Deitch Murals

Worshipping at the temple of Fairey (click to enlarge)

Worshiping at the temple of Fairey (click to enlarge)

The murals themselves were an impressive feat. Dietch has chosen a large compound in the center of the Wynwood district, which is adjacent to a popular neighborhood restaurant, Joe’s Italian.

Fairey’s wall was the most impressive visually. He’s obviously learned an effective monumental language but it did feel a little canned. The torn transitions between images is an old artistic technique that deadens the overall effect when it is overused — which it was.

Stelios Faitakis' contribution to Wynwood Walls

Stelios Faitakis’ contribution to Wynwood Walls was a showstopper (click to enlarge)

The biggest surprise was the mural by Stelios Faitakis. The Athens-based artist mines the language of Byzantine painting and uses it to render contemporary-ish scenes that look more metaphoric than narrative. The central action of this work is a siege at some city gates but the surrounding actions were less clear.

A detail of the wall by Os Gêmeos on NW 2 Ave (click to enlarge)

A detail of the wall by Os Gêmeos on NW 2 Ave (click to enlarge)

The mural by the Brazilian twins, Os Gêmeos, was on one of the most public walls on the compound (it appeared on the street). Filled with their characteristic figures and surrealist imagery, I thought the work showed more signs of Asian pop culture influence than I ever remember seeing in their work. Something about the work didn’t come together and I felt interested in elements of the composition but not the mural as a whole — it felt too sweet and sugary.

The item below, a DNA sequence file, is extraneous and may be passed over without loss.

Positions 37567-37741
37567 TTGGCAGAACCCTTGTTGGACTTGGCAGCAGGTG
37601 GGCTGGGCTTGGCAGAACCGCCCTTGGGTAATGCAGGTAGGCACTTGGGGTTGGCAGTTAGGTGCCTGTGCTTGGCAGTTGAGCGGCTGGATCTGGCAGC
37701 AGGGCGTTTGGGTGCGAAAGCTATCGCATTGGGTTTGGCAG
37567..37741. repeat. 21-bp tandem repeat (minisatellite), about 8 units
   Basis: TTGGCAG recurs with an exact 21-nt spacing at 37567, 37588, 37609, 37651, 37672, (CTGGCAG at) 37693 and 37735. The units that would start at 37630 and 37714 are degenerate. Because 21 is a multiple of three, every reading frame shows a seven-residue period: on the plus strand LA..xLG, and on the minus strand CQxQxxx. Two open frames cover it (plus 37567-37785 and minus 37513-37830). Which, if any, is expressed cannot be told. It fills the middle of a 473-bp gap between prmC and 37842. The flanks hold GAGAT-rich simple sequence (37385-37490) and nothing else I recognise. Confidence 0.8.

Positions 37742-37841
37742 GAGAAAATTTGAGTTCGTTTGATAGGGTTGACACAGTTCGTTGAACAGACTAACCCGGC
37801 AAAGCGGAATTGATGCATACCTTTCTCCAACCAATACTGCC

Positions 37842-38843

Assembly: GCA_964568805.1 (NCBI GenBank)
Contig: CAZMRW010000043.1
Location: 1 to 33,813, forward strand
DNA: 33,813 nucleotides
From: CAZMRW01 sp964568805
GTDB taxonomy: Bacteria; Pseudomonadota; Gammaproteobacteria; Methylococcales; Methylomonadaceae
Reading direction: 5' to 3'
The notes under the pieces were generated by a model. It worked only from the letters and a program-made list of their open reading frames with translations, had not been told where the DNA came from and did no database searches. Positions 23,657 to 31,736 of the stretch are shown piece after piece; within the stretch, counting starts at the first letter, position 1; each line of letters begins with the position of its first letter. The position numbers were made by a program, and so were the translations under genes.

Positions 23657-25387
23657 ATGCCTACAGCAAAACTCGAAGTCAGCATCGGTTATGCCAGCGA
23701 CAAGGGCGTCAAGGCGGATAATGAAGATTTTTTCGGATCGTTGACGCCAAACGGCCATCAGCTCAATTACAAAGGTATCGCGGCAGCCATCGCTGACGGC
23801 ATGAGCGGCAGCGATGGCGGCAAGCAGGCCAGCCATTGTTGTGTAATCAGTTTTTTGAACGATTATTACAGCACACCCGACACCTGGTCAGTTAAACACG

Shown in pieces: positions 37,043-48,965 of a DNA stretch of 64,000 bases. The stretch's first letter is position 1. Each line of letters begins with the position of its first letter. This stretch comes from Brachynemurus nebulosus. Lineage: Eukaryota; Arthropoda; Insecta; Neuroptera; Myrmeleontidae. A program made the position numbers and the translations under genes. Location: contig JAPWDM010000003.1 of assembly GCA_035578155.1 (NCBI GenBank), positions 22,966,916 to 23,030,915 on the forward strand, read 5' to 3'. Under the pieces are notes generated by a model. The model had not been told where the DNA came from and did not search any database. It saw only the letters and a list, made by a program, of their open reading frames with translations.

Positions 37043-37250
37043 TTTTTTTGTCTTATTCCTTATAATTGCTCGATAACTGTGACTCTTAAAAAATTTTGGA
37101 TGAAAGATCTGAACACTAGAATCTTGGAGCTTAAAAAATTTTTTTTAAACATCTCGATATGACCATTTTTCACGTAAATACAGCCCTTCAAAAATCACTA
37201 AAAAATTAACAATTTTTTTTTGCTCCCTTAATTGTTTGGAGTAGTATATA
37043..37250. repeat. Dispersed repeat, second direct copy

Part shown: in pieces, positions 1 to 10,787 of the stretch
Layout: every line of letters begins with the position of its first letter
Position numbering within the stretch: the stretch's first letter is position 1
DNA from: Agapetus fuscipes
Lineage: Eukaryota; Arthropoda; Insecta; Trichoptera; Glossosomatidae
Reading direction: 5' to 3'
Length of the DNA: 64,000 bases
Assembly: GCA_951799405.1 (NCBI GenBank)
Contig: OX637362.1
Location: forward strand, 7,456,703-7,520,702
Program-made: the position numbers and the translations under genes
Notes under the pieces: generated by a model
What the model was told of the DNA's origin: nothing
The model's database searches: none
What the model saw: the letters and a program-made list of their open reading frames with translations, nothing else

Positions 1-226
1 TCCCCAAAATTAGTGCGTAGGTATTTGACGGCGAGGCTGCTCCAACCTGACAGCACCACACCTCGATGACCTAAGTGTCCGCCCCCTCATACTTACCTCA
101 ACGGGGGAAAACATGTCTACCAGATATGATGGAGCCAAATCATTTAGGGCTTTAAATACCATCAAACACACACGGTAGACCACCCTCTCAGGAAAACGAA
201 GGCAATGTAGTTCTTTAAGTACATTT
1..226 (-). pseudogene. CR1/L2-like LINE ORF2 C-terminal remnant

A word probably by Jim Drain and Ara Peterson at one of the warehouse space at Wynwood Walls

CORRECTED: A work by Ben Jones at one of Wynwood Walls’ warehouse spaces.

Other murals were by Futura (which resembles a bad 1950s abstract painting), Aiko (more of the same), Kenny Scharf (rather clever but it looked unfinished), Nunca (quite nice) and others.

A work by Swoon in one of Wynwood Walls' main warehouse gallery

A work by Swoon in one of Wynwood Walls’ main warehouse gallery